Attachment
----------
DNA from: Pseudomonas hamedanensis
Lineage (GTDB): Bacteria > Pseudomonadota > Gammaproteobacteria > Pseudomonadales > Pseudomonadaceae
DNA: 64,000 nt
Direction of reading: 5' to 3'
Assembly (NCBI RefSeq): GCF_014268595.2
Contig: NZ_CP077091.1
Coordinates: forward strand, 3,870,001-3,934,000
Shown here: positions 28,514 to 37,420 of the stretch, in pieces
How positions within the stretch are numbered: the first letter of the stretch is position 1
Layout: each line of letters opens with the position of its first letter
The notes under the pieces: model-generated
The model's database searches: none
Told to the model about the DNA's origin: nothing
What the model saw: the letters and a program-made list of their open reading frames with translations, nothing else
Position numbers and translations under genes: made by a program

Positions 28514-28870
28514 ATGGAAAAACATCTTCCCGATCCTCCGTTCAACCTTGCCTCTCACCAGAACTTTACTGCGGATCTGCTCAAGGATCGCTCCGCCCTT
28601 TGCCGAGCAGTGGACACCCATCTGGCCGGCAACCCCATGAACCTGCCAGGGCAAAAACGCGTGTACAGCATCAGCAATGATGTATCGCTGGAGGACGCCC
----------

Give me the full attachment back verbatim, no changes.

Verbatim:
DNA from: Pseudomonas hamedanensis
Lineage (GTDB): Bacteria > Pseudomonadota > Gammaproteobacteria > Pseudomonadales > Pseudomonadaceae
DNA: 64,000 nt
Direction of reading: 5' to 3'
Assembly (NCBI RefSeq): GCF_014268595.2
Contig: NZ_CP077091.1
Coordinates: forward strand, 3,870,001-3,934,000
Shown here: positions 28,514 to 37,420 of the stretch, in pieces
How positions within the stretch are numbered: the first letter of the stretch is position 1
Layout: each line of letters opens with the position of its first letter
The notes under the pieces: model-generated
The model's database searches: none
Told to the model about the DNA's origin: nothing
What the model saw: the letters and a program-made list of their open reading frames with translations, nothing else
Position numbers and translations under genes: made by a program

Positions 28514-28870
28514 ATGGAAAAACATCTTCCCGATCCTCCGTTCAACCTTGCCTCTCACCAGAACTTTACTGCGGATCTGCTCAAGGATCGCTCCGCCCTT
28601 TGCCGAGCAGTGGACACCCATCTGGCCGGCAACCCCATGAACCTGCCAGGGCAAAAACGCGTGTACAGCATCAGCAATGATGTATCGCTGGAGGACGCCC